WASHINGTON May 22 Public backlash against
deadly overseas drone strikes may undermine promising uses of
such technology for anything from disaster response to mail
delivery, a top U.S. industry group said as it launched a
lobbying effort to "demystify" unmanned planes.
The Aerospace Industries Association wants to prevent
misperceptions and regulatory roadblocks from cutting into a
market it says could be worth $89 billion over the next decade,
according to a report the trade group will release on Thursday.
The report comes as President Barack Obama on Thursday is
expected to lay out the rationale for U.S. drone strikes in a
major speech on why the strikes are "necessary, legal and just."
"Until public discussion moves beyond misnomers and false
assumptions about unmanned system, it will be difficult to
advance substantive policy changes that enable growth of this
highly beneficial technology," the AIA report said.
U.S. government sources told Reuters on Monday that the
Pentagon would take over some drone operations run by the CIA, a
move that could increase congressional oversight of such
Separately, Attorney General Eric Holder on Wednesday said
four U.S. citizens were killed in drone strikes in Yemen and
elsewhere, news that could stoke further controversy.
Responding to mounting backlash, aerospace spokesman Dan
Stohr said lawmakers need to be more aware of how unmanned
systems could be used for everything from border patrol to
weather forecasting and boosting agricultural production, or
even locating stranded hikers, and be able to separate fact from
"The notion that we're going to have armed drones in the
U.S. national air space is just a total misnomer," Stohr said.
The AIA report, which kicks off a major industry lobbying
effort, had been in the works for a month and was not timed to
coincide with Obama's speech, Stohr added.
DRONE MAKERS EYE CIVILIAN MARKET
Northrop Grumman Corp, which builds the high-flying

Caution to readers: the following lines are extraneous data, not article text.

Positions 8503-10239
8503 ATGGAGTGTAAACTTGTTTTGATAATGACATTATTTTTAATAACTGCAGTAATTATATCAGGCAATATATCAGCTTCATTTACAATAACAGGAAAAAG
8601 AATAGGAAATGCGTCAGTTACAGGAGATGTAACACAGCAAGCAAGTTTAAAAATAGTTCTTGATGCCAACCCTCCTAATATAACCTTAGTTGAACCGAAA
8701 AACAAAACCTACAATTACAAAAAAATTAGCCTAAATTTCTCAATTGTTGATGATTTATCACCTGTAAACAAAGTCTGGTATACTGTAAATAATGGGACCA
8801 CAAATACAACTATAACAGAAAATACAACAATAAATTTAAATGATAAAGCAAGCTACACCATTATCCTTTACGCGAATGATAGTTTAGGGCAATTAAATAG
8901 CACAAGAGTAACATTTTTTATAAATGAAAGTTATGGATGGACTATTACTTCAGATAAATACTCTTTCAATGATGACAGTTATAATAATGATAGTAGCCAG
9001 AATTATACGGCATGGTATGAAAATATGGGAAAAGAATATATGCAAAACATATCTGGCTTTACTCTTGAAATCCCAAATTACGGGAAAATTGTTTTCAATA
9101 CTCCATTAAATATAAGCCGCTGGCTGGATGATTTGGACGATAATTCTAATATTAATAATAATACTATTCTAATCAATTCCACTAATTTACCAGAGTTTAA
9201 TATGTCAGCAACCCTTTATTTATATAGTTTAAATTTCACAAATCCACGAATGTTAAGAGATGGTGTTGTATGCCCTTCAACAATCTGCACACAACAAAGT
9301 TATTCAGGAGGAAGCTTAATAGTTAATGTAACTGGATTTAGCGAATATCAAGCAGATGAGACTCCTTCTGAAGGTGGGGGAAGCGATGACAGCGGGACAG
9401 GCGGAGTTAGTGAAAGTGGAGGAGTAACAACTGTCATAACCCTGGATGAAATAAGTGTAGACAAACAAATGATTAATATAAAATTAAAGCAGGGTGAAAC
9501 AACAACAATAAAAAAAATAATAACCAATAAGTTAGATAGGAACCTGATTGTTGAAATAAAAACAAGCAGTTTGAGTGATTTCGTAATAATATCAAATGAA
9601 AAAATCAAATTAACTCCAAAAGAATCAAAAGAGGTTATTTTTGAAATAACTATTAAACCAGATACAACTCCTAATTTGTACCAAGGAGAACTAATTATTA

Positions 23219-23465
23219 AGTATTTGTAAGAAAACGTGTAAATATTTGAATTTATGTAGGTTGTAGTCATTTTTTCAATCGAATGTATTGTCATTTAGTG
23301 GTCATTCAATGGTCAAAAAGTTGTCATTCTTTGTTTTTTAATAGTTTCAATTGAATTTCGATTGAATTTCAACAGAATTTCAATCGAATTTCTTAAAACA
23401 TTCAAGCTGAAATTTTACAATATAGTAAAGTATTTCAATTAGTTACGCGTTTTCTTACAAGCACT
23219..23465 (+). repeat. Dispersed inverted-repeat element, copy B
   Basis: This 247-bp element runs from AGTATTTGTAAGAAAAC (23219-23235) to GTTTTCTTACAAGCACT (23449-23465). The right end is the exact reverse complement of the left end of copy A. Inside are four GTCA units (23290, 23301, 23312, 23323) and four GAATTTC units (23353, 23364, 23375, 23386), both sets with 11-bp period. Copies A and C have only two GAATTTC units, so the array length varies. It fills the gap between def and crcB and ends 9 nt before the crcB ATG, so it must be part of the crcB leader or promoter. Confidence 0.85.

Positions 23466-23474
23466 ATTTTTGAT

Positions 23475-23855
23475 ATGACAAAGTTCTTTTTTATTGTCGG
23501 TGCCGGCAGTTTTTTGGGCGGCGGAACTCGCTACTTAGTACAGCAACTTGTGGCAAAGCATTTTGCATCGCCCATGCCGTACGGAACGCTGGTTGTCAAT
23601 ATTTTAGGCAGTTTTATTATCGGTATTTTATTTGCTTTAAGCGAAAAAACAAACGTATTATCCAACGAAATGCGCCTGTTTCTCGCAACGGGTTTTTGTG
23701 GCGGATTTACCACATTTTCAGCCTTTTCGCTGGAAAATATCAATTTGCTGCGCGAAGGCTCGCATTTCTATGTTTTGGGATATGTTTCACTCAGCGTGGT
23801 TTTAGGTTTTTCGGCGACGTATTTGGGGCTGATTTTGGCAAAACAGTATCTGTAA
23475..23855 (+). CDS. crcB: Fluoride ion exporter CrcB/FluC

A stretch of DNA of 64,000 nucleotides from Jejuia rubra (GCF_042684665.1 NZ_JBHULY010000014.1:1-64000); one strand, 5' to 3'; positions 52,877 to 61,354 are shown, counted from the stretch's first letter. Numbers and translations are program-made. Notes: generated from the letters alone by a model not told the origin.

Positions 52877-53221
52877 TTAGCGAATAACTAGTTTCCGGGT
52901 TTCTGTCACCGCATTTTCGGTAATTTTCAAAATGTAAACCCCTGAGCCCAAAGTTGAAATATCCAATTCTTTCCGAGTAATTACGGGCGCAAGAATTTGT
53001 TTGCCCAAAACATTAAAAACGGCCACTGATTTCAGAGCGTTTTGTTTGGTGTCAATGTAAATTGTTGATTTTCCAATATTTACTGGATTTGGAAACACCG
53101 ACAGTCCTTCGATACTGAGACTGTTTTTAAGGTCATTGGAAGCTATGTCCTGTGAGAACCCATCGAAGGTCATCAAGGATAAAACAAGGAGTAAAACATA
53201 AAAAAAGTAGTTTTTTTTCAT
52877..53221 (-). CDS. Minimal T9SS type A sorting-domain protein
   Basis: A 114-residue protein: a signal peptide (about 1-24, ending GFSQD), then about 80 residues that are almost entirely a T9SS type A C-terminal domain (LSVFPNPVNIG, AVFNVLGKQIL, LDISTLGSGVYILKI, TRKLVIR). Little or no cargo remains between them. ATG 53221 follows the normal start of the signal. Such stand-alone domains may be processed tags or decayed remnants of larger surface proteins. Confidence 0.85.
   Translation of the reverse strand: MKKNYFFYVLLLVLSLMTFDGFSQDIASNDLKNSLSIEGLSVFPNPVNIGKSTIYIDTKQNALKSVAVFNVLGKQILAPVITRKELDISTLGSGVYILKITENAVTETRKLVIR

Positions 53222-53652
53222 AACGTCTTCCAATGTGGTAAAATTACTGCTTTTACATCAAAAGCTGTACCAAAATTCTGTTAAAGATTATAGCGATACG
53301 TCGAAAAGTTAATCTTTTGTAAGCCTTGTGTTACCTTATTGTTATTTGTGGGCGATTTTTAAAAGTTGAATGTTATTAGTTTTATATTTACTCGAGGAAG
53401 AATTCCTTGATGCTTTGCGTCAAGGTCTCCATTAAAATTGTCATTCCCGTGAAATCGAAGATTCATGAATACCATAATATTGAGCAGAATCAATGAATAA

Global Hawk spy plane and the Fire Scout unmanned helicopter,
Boeing Co, and other drone makers are counting on civil
and foreign sales for continued growth in the unmanned plane
segment as U.S. defense spending starts to decline.
Dennis Muilenburg, president of Boeing's defense division,
which builds the smaller Scan Eagle unmanned system but has also
developed a high-altitude drone, told analysts on Wednesday that
his company saw unmanned systems as a growth area.
Boeing, Northrop and Lockheed Martin Corp all plan
to compete for a U.S. Navy contract to build a new unmanned
combat plane that can land on an aircraft carrier - one of few
new military aircraft development programs being launched in the
current tough budget environment.
The U.S. government flies more than 1 million unmanned
flight hours each year and the Pentagon operates more than 7,000
unmanned aircraft, according to the AIA report, which estimated
that spending would nearly double to $11.4 billion a year over
the next decade.
Privately held General Atomics builds the Predator and armed
Reaper unmanned planes used for counterterrorism operations.
Northrop's unmanned X-47B demonstration aircraft last week
became the first unmanned plane to be launched off an aircraft
carrier. On Wednesday, the company's MQ-4C Triton, the U.S.
Navy's version of the Global Hawk, made its first flight in
Northrop spokesman Randy Belote said the pair of "firsts"
showed the depth and breadth of Northrop's unmanned portfolio.
He said military commanders continued to clamor for surveillance
and reconnaissance data, which unmanned planes were ideally
suited to provide.
The U.S. military's pivot to Asia, with its vast expanses of
land and oceans, would only strengthen that demand, even as the
U.S. military reduced its use of drones in Iraq and Afghanistan,
The AIA report said unmanned planes used for border patrol
and other civilian uses faced obstacles to growth, among them
inadequate allocation of bands on the electromagnetic spectrum
for radio communications and a lack of guidelines for
integrating drones into U.S. air space.
Outdated missile control rules also made it difficult to
export unmanned planes, the group said.
It also raised concerns about a growing number of states and
communities that have passed laws banning or restricting the use
of unmanned planes due to privacy concerns.